Learn About Diastasis Recti

What is the definition of Diastasis Recti?

Diastasis recti is a separation between the left and right side of the rectus abdominis muscle. This muscle covers the front surface of the belly area.

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What are the causes of Diastasis Recti?

Diastasis recti is common in newborns. It is seen most often in premature and African American infants.

Pregnant women may develop the condition because of increased tension on the abdominal wall. The risk is higher with multiple births or many pregnancies.

What are the symptoms of Diastasis Recti?

A diastasis recti looks like a ridge, which runs down the middle of the belly area. It stretches from the bottom of the breastbone to the belly button. It increases with muscle straining.

In infants, the condition is most easily seen when the baby tries to sit up. When the infant is relaxed, you can often feel the edges of the rectus muscles.

Diastasis recti is commonly seen in women who have multiple pregnancies. This is because the muscles have been stretched many times. Extra skin and soft tissue in the front of the abdominal wall may be the only signs of this condition in early pregnancy. In the later part of pregnancy, the top of the pregnant uterus can be seen bulging out of the abdominal wall. An outline of parts of the unborn baby may be seen in some severe cases.

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What are the current treatments for Diastasis Recti?

No treatment is needed for pregnant women with this condition.

In infants, diastasis recti will disappear over time. Surgery may be needed if the baby develops a hernia that becomes trapped in the space between the muscles.

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What is the outlook (prognosis) for Diastasis Recti?

In some cases, diastasis recti heals on its own.

Pregnancy-related diastasis recti often lasts long after the woman gives birth. Exercise may help improve the condition. Umbilical hernia may occur in some cases. Surgery is rarely performed for diastasis recti.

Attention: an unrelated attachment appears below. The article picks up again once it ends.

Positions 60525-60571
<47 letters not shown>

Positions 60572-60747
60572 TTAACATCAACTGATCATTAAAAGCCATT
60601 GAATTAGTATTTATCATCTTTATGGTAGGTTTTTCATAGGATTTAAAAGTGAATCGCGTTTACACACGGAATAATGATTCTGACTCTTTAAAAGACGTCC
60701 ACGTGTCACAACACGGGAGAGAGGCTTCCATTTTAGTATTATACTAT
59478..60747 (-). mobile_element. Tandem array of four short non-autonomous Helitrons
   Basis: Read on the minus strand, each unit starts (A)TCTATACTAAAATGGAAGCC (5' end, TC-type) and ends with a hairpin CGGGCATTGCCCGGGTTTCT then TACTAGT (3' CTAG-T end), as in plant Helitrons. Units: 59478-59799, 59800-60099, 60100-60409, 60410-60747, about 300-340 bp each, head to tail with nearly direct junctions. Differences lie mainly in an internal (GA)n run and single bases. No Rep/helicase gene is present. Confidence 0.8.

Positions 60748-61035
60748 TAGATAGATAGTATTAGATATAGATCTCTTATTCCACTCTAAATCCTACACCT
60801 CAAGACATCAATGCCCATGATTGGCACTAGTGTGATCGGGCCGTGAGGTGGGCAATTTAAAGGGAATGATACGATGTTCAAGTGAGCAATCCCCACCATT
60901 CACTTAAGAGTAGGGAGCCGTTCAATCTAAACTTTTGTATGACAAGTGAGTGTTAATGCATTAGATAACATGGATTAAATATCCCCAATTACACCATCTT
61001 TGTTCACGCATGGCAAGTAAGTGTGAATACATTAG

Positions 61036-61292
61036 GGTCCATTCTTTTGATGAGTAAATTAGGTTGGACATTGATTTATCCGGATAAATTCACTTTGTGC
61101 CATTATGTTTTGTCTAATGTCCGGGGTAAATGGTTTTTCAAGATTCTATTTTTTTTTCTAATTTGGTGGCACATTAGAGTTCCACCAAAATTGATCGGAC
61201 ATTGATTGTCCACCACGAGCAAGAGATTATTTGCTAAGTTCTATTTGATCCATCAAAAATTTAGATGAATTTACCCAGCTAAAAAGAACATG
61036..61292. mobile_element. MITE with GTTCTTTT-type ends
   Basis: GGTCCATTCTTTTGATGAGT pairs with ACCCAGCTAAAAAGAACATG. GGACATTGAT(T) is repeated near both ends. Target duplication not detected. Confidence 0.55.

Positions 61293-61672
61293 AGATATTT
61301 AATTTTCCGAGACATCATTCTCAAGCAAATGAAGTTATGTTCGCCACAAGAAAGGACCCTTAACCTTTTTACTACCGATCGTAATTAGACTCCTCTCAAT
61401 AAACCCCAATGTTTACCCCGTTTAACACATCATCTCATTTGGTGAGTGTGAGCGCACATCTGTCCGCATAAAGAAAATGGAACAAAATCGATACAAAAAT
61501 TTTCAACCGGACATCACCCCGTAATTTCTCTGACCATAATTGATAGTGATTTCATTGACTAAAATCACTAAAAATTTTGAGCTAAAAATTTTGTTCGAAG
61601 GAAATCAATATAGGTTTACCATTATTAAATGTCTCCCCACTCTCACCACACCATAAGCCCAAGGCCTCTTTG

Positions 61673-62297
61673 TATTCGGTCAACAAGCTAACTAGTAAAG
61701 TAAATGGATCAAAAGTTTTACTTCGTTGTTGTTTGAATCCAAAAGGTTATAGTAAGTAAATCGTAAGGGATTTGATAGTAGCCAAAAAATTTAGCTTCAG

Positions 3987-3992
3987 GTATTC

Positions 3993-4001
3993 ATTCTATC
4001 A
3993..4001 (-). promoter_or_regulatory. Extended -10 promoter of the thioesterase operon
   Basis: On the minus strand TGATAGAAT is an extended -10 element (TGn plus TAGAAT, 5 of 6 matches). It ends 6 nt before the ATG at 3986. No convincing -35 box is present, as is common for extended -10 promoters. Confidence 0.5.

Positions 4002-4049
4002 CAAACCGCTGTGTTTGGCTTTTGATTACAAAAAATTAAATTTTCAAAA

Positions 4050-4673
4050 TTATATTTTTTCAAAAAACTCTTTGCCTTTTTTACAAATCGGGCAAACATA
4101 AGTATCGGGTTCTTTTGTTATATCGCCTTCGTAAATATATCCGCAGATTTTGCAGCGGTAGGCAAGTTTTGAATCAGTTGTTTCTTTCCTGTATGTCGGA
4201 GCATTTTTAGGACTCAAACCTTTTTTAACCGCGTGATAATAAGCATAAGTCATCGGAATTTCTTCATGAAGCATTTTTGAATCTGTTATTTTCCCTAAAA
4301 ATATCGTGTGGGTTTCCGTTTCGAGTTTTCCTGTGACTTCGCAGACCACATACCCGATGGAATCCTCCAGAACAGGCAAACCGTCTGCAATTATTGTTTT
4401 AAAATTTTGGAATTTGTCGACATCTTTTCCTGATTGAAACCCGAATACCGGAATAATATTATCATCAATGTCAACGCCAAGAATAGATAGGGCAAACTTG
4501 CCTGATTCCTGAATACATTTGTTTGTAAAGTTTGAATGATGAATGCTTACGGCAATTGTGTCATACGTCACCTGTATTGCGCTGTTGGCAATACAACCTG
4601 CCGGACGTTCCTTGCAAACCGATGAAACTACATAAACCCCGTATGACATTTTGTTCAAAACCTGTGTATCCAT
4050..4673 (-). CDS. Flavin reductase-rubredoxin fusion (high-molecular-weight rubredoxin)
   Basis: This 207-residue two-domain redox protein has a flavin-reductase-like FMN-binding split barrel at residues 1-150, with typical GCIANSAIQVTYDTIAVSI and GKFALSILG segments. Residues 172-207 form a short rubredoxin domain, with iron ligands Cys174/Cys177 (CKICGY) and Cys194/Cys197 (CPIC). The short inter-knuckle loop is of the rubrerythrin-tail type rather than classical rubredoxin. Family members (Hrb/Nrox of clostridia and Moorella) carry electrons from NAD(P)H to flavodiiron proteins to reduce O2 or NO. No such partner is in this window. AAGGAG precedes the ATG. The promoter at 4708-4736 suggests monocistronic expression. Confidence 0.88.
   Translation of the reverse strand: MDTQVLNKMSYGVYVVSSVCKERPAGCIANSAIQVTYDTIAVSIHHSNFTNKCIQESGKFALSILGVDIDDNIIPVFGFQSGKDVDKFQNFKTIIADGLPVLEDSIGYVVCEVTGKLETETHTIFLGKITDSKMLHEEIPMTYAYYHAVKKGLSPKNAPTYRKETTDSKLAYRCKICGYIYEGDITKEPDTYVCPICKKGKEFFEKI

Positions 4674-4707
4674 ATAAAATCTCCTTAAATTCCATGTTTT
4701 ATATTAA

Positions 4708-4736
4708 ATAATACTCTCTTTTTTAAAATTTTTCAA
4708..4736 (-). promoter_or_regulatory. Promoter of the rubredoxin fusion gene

What are the possible complications of Diastasis Recti?

In general, complications only result when a hernia develops.

When should I contact a medical professional for Diastasis Recti?

Contact your provider right away if a child with diastasis recti:

  • Develops redness or pain in the abdomen
  • Has vomiting that does not stop
  • Cries all the time
Diastasis recti
What are the latest Diastasis Recti Clinical Trials?
The Role of Self-assessment Combined With Home-based Wearable Device Over Supervised Pelvic Floor Muscle Training for Stress or Mixed Urinary Incontinence in Postpartum Women: a Multi-center Randomized Controlled Trial
Summary: Objective The study is designed to compare the benefit of self-assessment of a home-based wearable device assisted pelvic floor muscle training (PFMT) to standard supervised PMFT program for women with SUI/MUI (stress urinary incontinence/mixed urinary incontinence).~Background National and international clinical practice guidelines recommend supervised pelvic floor muscle training of at least 3 m...
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Randomised Controlled Trial to Assess the Benefit of Naprapathy Training for Preventing Problems From Rectus Abdominis Diastasis
Summary: A randomised controlled trial with the aim of analysing the effectiveness of a training program intended to prevent symptoms related to DRAM in the postpartum period.
What are the Latest Advances for Diastasis Recti?
Laparo-Endoscopic Repair of Ventral Hernia and Rectus Diastasis.
Summary: Laparo-Endoscopic Repair of Ventral Hernia and Rectus Diastasis.
Minimally invasive correction of anatomical features of anterior abdominal wall and ventral hernias.
Summary: Minimally invasive correction of anatomical features of anterior abdominal wall and ventral hernias.
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Efficacy of deep core stability exercise program in postpartum women with diastasis recti abdominis: a randomised controlled trial.
Summary: Efficacy of deep core stability exercise program in postpartum women with diastasis recti abdominis: a randomised controlled trial.
Who are the sources who wrote this article ?

Published Date: September 19, 2021
Published By: Debra G. Wechter, MD, FACS, General Surgery Practice Specializing in Breast Cancer, Virginia Mason Medical Center, Seattle, WA. Also reviewed by David Zieve, MD, MHA, Medical Director, Brenda Conaway, Editorial Director, and the A.D.A.M. Editorial team.

What are the references for this article ?

Ledbetter DJ, Chabra S, Javid PJ. Abdominal wall defects. In: Gleason CA, Juul SE, eds. Avery's Diseases of the Newborn. 10th ed. Philadelphia, PA: Elsevier; 2018:chap 73.

Privratsky AM, Barreto JC, Turnage RH. Abdominal wall, umbilicus, peritoneum, mesenteries, omentum, and retroperitoneum. In: Townsend CM Jr, Beauchamp RD, Evers BM, Mattox KL, eds. Sabiston Textbook of Surgery. 21st ed. St Louis, MO: Elsevier; 2022:chap 44.